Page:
Each year, I try to operate in the ARRL Sweepstakes contest. A few times I’ve won my ARRL division in my category, other times I’ve taken 1st in Arkansas, sometimes – NOTHING. This year will probably be NOTHING!
Time was very limited. My daughter got married just a week ago – we had a lot of planning and preparation to do, not to mention we had family and friends in town, etc etc. So definitely didn’t have time for the CW event. I’m still recovering from the fun of a week ago, but I was able to sit down at the radio desk this weekend and operate a couple of hours in the SSB sweeps, however.
Conditions here seemed to be average at best. A bit of noise on the bands and propagation just wasn’t that good. In about 2.5 hours of operating, I finished the event only needing 6 sections…and those were no surprise – sections fairly close to me that are ALWAYS a challenge to get. I add Hawaii (PAC) to that list this year. I usually have no trouble working the islands, but didn’t even hear them this year nor see them spotted on the DX cluster.
I enter the “assisted” category, which means I can use a spotting network. I usually do not, but I like to have that resource available to me if I need it. My typical operating practice is to simply start scanning the band…working loud stations as I go up or down. And often on Sunday morning I will stake frequency out and get a small run of stations going. I had a small software problem this year (which reminds me that I had it last year, too). But an email to the developer took care of it, so I think I’m ready for 2017.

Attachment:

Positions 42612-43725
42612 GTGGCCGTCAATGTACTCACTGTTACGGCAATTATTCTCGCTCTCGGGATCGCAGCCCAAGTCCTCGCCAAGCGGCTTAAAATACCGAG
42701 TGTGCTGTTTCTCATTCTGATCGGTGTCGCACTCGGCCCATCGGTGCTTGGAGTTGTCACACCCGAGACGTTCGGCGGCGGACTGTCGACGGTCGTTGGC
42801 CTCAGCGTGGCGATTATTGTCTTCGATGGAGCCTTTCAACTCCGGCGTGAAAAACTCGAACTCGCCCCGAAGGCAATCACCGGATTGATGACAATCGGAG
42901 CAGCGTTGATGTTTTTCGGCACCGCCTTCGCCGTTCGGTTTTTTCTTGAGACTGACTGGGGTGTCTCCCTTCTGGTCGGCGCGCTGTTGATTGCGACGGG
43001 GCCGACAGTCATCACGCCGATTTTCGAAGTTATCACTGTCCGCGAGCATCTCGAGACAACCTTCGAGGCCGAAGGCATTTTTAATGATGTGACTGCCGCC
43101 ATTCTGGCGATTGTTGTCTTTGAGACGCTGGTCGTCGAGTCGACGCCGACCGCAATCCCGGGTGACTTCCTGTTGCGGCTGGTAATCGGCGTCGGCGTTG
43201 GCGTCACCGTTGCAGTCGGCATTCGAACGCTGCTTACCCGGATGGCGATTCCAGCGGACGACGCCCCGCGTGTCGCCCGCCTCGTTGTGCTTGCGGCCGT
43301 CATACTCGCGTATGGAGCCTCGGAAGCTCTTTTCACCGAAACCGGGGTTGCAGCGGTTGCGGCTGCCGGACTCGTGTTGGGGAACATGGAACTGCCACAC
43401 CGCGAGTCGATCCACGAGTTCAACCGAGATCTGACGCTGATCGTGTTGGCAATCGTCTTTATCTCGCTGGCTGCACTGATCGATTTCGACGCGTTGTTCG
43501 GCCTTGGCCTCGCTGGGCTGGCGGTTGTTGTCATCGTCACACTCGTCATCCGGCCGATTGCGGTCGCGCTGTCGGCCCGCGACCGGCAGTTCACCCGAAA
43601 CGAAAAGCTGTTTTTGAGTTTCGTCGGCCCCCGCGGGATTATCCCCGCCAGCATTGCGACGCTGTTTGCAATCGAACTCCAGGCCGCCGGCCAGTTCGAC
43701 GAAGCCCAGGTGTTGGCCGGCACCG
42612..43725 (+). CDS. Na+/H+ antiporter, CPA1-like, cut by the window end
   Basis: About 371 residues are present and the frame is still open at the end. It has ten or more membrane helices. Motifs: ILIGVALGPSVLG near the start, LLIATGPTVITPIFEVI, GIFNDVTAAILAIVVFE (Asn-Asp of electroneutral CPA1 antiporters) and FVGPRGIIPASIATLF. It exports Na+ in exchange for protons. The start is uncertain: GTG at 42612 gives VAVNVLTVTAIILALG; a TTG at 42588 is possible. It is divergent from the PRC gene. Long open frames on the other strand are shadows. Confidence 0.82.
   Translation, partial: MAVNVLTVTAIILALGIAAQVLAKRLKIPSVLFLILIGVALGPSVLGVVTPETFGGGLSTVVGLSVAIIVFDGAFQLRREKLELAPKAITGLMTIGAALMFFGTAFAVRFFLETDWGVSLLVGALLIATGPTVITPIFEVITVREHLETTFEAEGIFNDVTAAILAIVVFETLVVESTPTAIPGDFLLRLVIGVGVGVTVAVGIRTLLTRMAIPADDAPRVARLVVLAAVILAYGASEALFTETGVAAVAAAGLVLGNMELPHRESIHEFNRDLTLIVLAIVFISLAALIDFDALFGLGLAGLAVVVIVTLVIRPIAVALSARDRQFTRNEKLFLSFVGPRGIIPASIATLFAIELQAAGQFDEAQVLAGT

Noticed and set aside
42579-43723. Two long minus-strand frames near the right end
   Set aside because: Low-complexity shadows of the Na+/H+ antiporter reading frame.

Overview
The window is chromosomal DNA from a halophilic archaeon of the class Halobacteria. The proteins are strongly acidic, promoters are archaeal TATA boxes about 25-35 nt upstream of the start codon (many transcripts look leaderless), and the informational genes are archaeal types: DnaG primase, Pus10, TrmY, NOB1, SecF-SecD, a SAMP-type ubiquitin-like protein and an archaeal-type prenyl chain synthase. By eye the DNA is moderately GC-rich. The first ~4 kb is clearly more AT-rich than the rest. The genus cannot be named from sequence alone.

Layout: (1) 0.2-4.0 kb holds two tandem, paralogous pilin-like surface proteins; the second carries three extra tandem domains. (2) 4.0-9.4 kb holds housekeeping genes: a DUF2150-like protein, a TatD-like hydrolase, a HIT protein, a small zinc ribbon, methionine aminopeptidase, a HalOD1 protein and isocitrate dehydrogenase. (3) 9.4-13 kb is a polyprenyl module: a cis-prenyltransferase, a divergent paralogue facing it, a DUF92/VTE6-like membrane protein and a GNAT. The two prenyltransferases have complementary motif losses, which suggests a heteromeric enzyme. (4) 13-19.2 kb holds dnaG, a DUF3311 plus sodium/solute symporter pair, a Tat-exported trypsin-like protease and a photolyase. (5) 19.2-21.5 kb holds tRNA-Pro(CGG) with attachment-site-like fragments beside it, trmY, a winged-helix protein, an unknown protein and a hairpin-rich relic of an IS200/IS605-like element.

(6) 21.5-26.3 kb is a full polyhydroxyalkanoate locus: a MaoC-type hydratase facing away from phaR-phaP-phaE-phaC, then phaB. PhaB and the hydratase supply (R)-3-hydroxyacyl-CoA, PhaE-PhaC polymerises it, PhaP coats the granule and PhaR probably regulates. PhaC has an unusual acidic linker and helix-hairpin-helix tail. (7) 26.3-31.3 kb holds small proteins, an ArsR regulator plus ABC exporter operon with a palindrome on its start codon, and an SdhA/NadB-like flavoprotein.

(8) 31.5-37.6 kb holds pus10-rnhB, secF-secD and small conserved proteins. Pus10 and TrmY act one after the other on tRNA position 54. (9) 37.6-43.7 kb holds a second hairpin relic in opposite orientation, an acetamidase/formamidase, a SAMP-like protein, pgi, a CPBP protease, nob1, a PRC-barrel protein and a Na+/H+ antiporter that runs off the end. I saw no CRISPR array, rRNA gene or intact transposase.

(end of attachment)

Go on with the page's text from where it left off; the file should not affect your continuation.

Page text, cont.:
In general, I heard a lot of good operators and big guns….and without exception, the big guns were considerate and helping other hams out who weren’t familiar with the contest exchange.
Every year, when operating sweeps I think “I should get a new radio”. I believe my old Kenwood TS-570sg is having some receiver problems and the selectivity is just not what it should be. It’s not something that is apparent until you get into a contest/pileup situation with lots of adjacent strong signals.
My only grimace came as I was scanning the high end of the 40 meter phone band and heard some operators clearly violating every standard of good practice. No call signs given, of course.
Log is uploaded to the online services and emailed to ARRL HQ.
In all, I don’t expect any wallpaper or plaques this year, but I rolled up my sleeves, operated Sweeps and had a good time.